You’ve probably heard this lovely lilting Baroque piece performed as an instrumental at weddings. But the composer who popularized it—the inimitable J. S. Bach—originally programmed it as the finale to a ten-movement liturgical work celebrating the miraculous pregnancies of Mary and Elizabeth from the Gospel of Luke, and God’s subversion of the world order through the birth of Christ. “The wondrous hand of the exalted Almighty / is active in the mysteries of the earth!” the work proclaims.
Under Bach’s design, those pastoral triplets (DUM-da-da DA-da-da DA-da-da DA-da-da . . .) gird up a choir-song of praise to Jesus Christ, Emmanuel, our joy and our strength. Even when the light, bright major chords give way to the minor in line five, signifying the turning of life’s circumstances, the Christian’s confession remains the same: Jesus is mine; what shall I fear?
Though Bach is often cited as the melody’s originator, that credit in fact goes to Johann Schop; it was first published in 1642 with Johann Rist’s hymn text “Wach auf, mein Geist, erhebe dich” (“Wake, My Spirit, Rise”). In 1661 Martin Janus wrote a new text for the tune—of no less than nineteen stanzas!—titled “Jesu, meiner Seelen Wonne” (“Jesus, My Soul’s Bliss”). Bach took stanzas six and seventeen of this hymn, harmonized and orchestrated them, and placed them as the closings to part one and part two, respectively, of his cantata Herz und Mund und Tat und Leben (Heart and Mouth and Deed and Life) (BWV 147).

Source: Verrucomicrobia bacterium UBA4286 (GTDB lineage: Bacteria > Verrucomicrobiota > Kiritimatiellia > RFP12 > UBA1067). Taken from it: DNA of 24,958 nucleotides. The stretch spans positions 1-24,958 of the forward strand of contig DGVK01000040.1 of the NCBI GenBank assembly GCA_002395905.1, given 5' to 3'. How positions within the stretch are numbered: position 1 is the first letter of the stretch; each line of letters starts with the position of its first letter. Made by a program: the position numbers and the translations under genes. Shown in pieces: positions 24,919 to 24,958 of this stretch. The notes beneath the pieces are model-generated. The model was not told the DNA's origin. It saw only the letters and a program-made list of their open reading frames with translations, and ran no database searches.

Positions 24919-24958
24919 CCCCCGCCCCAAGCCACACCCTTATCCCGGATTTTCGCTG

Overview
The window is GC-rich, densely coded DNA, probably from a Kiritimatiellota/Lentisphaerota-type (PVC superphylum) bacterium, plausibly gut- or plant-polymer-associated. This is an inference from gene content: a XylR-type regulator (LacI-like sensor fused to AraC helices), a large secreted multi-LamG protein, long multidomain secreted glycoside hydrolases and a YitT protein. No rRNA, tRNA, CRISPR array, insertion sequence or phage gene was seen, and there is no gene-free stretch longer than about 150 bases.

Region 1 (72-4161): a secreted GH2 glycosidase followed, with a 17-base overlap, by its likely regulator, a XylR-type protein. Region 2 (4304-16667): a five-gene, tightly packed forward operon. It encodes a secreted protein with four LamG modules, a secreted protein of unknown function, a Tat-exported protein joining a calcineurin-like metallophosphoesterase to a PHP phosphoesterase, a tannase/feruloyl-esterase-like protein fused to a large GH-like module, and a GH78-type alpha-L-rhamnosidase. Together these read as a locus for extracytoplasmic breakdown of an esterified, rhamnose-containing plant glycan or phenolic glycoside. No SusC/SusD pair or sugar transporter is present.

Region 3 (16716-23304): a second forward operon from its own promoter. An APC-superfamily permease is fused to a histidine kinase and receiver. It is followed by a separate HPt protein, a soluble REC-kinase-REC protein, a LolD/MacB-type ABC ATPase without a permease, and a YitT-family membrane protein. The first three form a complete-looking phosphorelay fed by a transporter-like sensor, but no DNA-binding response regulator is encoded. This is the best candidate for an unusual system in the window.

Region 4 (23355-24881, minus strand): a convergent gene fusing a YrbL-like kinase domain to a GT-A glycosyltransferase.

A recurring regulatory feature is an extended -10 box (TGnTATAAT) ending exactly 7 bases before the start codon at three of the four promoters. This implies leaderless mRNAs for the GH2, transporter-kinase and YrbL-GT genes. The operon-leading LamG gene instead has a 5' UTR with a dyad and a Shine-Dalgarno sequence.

These two chorale movements, titled “Wohl mir, daß ich Jesum habe” (“Blest am I, that I have Jesus”) and “Jesus bleibet meine Freude” (“Jesus shall remain my joy”), have identical musical settings, and their English translation is as follows:
Blest am I, that I have Jesus!
O how tightly I cling to Him,
so that He delights my heart
when I am sick and sad.
I have Jesus, who loves me
and gives Himself to me as my own;
ah, therefore I will not let go of Jesus,
even if my heart is breaking.
Jesus shall remain my joy,
my heart’s comfort and sap;
Jesus shall fend off all sorrow.
He is the strength of my life,
the delight and sun of my eyes,
the treasure and wonder of my soul;
therefore I will not let Jesus go
out of my heart and sight. [Source]
Bach wrote Herz und Mund in 1723 during his first year as the director of church music in Leipzig, basing it on an earlier cantata he had written in Weimar in 1716 for the fourth Sunday of Advent. Because Leipzig observed tempus clausum (a “closed time” of penitence) during Advent, allowing cantata music only on the first Sunday, Bach could not perform the cantata for the same occasion in Leipzig, so he adapted it for the feast of the Visitation on July 2.
Scored by Bach for four vocal soloists, a four-part choir, and an instrumental ensemble of trumpet, two oboes, violin, viola, and continuo, the chorale music was first given the title “Jesu, Joy of Man’s Desiring” in 1926 when Dame Myra Hess published a transcription for solo piano—which you can hear Benjamin Moser play in the video below.
(“Jesu” is a poetic derivation of the Latin name for “Jesus.” I most commonly hear it pronounced YAY-su, but see here.) Continue reading “The evolution of “Jesu, Joy of Man’s Desiring””